Ferris ISD Police Lt. Jon Julin has gone through the Sector K9 training program each of his past last two years with the district.
Yet, Friday was the first graduation ceremony he attended where he didn’t bring a dog home.
Julin is the handler for two detection dogs at Ferris ISD – both Pitbull mixes and both trained through the Sector K9 training program in Midlothian.
The first dog he got was a narcotics detection dog named K9 Storm in 2017. Last year, he got a second dog named K9 Heat, who was the first weapons detection dog to be produced out of the Sector K9 program.
“She’s trained in the detection of weapons, gunpowder in backpacks,” Sector K9 trainer Wes Keeling said. “She gives an alert by sitting or laying down. Depends on how she feels that day.”
Julin said the last two times he went through the Sector K9 program, he trained with his dogs through a two-week handler course. He said you get to learn about the behavior of your dogs during that time and you learn how they work – just like a partner in the field.
“The very first day, we get to meet our dogs,” Julin recalled. “We get to bond with our dogs, build their trust and continue to build on that throughout the two-week process.”
“We learn how to read the behavior of our dog – to know the different ways they react to searching, different ways to react to alerting to the owner,” he continued. “Each time that I went through it, two weeks was plenty of time to be successful in that process. The dogs work great for me now.”
Julin said both of the dogs stay at home with him and his family in their separate kennels. Every morning when he wakes up to go to work, he decides which one to bring with him on his patrols through Ferris ISD campuses.
“I don’t take them both the same day,” Julin remarked. “But whichever one I take to work, we load up in the K9 unit and we take them to school.”
Julin said even though they’re trained detection dogs, K9 Storm and K9 Heat are well-liked by the students at Ferris ISD campuses. He said it’s common for kids to come out to the hallways to see and pet the dogs.
“We’ll walk them through the hallways,” Julin explained. “Let the kids see them, let the kids pet on them. The kids absolutely love it. They’re kind of like comfort dogs. They’re not trained in it, but they are comfort dogs just because of their demeanor and how chilled out they are.”
The last drug bust Julin could recall was with K9 Storm at Ferris Junior High School, where she found some marijuana in one student’s backpack.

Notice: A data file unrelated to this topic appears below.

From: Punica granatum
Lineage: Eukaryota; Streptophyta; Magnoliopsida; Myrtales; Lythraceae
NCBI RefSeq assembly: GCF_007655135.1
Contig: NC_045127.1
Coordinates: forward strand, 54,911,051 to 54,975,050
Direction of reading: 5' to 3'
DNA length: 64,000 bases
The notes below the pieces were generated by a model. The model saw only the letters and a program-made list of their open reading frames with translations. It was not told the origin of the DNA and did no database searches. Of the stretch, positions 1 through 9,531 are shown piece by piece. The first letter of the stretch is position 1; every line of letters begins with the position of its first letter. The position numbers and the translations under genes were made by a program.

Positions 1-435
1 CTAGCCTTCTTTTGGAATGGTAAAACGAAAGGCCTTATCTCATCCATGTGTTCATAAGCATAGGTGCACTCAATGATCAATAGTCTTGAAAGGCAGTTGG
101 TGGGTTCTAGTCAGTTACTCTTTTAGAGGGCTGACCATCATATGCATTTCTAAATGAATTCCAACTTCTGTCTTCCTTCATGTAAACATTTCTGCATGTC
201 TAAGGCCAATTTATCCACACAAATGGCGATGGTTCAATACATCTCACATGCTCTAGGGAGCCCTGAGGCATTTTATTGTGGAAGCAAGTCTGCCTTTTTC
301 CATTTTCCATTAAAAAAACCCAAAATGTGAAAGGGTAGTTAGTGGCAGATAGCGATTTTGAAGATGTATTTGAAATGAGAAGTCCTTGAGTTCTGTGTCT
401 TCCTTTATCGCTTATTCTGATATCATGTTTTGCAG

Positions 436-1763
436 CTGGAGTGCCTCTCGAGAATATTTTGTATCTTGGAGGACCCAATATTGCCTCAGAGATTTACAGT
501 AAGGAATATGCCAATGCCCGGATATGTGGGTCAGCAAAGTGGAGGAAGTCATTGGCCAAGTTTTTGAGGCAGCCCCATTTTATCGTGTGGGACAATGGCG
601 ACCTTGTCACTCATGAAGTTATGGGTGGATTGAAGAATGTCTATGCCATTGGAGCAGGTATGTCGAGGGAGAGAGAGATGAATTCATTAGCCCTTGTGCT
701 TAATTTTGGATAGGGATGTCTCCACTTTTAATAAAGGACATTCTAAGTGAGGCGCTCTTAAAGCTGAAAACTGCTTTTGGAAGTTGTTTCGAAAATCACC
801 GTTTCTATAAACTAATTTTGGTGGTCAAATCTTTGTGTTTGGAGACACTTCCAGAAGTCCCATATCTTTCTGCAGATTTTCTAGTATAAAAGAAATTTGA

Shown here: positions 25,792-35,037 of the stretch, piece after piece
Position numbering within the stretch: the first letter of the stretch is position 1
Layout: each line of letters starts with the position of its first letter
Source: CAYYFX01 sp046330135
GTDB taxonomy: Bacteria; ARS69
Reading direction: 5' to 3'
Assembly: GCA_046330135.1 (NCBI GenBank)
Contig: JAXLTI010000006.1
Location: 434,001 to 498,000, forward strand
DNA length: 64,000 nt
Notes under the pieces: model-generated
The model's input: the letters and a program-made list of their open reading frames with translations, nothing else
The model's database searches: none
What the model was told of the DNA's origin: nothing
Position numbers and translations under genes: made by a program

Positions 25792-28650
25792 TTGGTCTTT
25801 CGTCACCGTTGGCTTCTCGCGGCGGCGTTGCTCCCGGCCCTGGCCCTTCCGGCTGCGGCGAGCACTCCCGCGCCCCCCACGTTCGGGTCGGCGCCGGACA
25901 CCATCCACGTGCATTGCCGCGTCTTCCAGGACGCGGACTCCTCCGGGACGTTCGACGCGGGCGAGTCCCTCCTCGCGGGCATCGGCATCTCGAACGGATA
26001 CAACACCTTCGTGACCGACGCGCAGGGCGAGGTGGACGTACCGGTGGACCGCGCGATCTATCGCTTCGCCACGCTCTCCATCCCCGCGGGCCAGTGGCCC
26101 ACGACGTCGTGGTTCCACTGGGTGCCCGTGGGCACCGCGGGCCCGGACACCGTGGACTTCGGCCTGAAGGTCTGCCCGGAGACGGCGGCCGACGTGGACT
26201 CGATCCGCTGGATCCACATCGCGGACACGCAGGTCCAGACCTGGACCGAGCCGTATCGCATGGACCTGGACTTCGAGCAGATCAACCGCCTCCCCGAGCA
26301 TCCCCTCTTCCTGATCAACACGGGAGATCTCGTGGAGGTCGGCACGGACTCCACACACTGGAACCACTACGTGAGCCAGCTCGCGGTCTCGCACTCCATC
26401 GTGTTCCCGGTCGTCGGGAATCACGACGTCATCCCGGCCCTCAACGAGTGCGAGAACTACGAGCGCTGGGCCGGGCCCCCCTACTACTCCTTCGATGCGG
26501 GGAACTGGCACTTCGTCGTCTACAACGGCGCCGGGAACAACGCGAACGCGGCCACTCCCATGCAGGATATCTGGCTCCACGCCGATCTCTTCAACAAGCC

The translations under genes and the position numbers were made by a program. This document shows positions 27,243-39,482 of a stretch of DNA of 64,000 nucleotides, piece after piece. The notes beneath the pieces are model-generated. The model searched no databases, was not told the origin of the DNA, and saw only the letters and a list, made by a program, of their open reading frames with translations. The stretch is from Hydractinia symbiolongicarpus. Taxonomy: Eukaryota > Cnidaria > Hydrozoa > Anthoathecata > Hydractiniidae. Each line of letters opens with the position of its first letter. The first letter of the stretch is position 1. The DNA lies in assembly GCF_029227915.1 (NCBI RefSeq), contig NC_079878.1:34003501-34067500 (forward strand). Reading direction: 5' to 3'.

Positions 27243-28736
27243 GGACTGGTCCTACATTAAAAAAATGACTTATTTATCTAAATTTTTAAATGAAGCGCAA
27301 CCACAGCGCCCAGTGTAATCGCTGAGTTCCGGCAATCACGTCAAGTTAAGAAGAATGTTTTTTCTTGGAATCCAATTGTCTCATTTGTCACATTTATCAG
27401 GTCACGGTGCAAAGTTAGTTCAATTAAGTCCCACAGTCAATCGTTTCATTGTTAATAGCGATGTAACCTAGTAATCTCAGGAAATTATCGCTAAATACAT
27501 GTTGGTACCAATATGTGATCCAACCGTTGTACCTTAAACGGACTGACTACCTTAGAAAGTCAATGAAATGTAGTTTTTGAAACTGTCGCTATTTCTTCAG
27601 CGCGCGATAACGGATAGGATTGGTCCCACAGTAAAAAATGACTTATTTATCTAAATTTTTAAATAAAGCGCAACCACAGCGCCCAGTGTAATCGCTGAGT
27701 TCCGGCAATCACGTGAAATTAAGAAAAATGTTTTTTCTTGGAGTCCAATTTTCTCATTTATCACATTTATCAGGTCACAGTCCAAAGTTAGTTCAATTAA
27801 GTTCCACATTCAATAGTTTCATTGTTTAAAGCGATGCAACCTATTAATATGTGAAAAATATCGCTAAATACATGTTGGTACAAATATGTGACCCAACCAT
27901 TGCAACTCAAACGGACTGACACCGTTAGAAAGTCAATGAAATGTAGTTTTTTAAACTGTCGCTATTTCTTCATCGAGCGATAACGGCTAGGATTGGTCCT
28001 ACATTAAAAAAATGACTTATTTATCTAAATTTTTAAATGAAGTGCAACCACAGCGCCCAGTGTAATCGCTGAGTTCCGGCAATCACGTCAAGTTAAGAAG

Even then, busts are not common while patrolling with either dog. Julin said the dogs are most useful as a deterrent more than anything else.
“We don’t have that many busts as far as the dogs go, because they’re such big deterrents,” Julin stated. “I’ll just get the dog out and walk around the hallway. I won’t even be running the dog. We’ll just be out walking, and the kids will see it and they’ll know the dog is there every single day and can be deployed at any time.”
He said the parents love the dogs almost as much as the kids do, and they’ll tell Julin all the time how much they appreciate him and K9 Storm and K9 Heat for everything they do on their campuses.
“Having added the dogs to our department makes the parents feel that much safer about their kids coming to school every day – especially when we added the weapons detection dog,” Julin stated. “It adds a sense of security to our school district that other districts don’t have.”
One of the things Julin loves most about the Sector K9 program is how it will reach out to animal shelters across the United States and try to rescue them and give them new purpose as detection dogs.
Julin stated many of the dogs in their program are pit bull mixes. He said that the negative stigma surrounding the pit bull breed is unfair and untrue, as his dogs are among the sweetest animals he's ever owned.
“My narcotics dog was one day away from being euthanized,” Julin stated. “I’ve never even heard her bark. I don’t even know if she can.”
Julin said he’s had nothing but positive experiences with his detection dogs inside and outside of the schools. When he comes home, he and his children will feed them, take them on walks, pet them and play fetch, just like any other house pet.
“They’re not a normal pet, because they’re working dogs,” he expressed. “But then again, they are.”